Local governments can invest in this strategy using State and Local Fiscal Recovery Funds (SLFRF) from the American Rescue Plan Act (ARPA).
- This strategy can support healthy living environments. The U.S. Department of Treasury has indicated that strategies that help achieve this outcome are eligible for the use of Fiscal Recovery Funds.
Investments in this strategy are SLFRF-eligible as long as they are made in qualified census tracts or are designed to assist populations or communities disproportionately impacted by COVID-19.
- Affordable rental housing that provides social services on-site or on-site referral services
- Services can be coordinated by nonprofits or government organizations
- May be focused on low-income families, individuals experiencing homelessness, seniors, people with disabilities, veterans, or others, with strongest results for individuals experiencing homelessness
- Housing is generally integrated, with tenants living in scattered-site units throughout the community or in buildings in which a majority of units are not reserved for participants
- Housing is not time limited
Strength of evidence
Evidence level: Strong (second-highest tier)
Strong (second-highest tier)
Ranked as having the second-highest level of evidence by County Health Rankings and Roadmaps
Low- and moderate-income adults and families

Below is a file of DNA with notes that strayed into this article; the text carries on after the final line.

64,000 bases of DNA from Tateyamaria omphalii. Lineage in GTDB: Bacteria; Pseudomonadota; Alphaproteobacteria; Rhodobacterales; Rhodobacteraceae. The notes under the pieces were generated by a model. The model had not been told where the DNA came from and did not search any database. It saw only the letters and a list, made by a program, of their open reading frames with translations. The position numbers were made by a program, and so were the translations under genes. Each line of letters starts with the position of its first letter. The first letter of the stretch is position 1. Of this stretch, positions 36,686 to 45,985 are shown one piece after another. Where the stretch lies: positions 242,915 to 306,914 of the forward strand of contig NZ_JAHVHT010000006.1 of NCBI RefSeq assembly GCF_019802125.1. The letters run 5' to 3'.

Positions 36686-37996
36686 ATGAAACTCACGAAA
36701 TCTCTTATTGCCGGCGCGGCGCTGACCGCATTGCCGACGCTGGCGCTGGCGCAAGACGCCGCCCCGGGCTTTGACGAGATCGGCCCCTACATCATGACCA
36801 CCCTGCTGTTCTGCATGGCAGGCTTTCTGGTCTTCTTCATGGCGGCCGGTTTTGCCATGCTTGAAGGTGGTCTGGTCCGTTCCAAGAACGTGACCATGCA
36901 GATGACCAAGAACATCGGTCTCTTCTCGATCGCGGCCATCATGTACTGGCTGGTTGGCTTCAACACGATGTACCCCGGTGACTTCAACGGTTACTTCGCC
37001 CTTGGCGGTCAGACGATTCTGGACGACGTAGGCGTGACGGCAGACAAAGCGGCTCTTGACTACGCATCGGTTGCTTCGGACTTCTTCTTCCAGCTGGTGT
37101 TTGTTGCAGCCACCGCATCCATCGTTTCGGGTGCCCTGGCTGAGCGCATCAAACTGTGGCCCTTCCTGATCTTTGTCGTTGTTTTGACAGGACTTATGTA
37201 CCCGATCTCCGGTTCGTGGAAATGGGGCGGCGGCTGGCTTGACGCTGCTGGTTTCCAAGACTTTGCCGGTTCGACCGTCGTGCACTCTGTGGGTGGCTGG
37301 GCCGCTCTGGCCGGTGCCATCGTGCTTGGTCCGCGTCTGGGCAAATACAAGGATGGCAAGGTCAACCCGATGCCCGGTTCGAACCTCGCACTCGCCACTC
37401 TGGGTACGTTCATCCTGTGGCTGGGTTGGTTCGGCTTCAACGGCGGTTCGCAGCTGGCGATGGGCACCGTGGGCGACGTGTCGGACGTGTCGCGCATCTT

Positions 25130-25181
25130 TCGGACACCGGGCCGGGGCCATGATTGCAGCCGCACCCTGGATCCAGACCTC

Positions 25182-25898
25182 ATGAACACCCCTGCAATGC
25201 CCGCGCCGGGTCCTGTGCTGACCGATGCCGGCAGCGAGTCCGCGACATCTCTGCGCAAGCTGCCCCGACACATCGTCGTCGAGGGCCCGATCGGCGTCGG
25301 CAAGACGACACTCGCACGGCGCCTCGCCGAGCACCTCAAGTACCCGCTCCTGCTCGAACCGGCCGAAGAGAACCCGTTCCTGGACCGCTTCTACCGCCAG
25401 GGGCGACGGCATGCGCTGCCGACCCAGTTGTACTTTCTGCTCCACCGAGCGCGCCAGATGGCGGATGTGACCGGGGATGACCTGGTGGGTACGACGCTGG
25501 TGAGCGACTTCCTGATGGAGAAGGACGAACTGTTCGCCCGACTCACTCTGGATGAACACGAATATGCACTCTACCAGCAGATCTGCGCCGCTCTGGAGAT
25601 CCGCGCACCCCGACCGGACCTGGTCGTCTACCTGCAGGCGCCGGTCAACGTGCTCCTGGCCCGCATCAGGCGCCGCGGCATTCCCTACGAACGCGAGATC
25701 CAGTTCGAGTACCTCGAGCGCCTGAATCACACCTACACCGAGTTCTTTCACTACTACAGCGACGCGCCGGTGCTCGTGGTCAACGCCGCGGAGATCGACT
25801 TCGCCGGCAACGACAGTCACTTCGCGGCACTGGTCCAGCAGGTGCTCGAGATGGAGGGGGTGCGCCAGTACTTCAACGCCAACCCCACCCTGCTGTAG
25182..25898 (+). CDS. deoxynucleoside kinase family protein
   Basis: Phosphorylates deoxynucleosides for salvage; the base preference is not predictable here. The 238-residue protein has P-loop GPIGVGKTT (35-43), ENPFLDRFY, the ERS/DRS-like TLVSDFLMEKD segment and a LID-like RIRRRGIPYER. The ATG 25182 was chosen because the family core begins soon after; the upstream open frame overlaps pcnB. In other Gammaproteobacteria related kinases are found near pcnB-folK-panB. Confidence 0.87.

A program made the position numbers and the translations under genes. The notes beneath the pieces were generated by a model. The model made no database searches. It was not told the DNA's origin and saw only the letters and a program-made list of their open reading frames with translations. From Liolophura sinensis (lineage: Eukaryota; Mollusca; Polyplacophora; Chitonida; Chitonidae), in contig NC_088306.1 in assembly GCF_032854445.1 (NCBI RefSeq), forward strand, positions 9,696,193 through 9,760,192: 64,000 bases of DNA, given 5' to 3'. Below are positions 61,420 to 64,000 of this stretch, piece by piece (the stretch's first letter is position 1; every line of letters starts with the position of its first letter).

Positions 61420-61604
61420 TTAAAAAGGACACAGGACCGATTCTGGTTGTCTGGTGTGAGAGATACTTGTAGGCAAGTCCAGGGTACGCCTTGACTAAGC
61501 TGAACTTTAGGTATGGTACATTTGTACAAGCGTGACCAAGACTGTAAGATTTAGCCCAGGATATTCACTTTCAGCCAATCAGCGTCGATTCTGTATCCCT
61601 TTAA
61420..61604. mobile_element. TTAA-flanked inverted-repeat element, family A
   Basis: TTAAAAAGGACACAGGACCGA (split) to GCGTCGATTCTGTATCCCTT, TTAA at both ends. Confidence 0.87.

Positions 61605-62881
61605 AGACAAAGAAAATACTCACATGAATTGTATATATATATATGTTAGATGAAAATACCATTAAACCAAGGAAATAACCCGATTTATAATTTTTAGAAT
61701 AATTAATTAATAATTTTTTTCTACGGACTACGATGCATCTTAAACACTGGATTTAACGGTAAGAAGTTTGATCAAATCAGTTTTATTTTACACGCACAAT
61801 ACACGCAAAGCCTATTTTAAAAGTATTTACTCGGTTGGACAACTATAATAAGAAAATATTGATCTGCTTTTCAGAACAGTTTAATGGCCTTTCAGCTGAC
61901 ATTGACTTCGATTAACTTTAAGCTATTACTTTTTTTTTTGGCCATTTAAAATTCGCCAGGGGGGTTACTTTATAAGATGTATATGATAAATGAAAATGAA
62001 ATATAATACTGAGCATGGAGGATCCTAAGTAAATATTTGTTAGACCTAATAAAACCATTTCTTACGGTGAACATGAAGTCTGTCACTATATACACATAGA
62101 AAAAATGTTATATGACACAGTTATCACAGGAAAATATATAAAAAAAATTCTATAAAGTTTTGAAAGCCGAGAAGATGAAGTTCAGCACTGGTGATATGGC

Outcomes and impact
- Reduces homelessness
- Increases housing stability
- Reduces hospital utilization
- Reduces behavioral health issues like anxiety and substance use
Keys to successful implementation
- Note: This content is under review
- Partner with housing developers and landlords, along with social service agencies and providers, to identify appropriate housing units and program sites.
- Recruit program participants through partnerships with social service agencies and community-based organizations, along with strategic street outreach.
- Invest in a wide range of on-site services and staff, such as general case management, mental health (trauma-informed care, cognitive behavioral therapy, 12-step recovery, and more), professional and vocational training, and life skill-building classes.
- Engage with program participants as with any other tenant, including providing a lease in their name, the ability to renew a lease at their discretion, and community and behavioral guidelines and rules similar to those found in any other housing community.
- Subsidize rent to a significant degree, with tenants paying no more than 30 percent of their income towards rent and other living costs.
- Incorporate consumer choice as much as possible, such as providing program participants with a range of housing styles and neighborhoods and deciding which on-site services to take advantage of.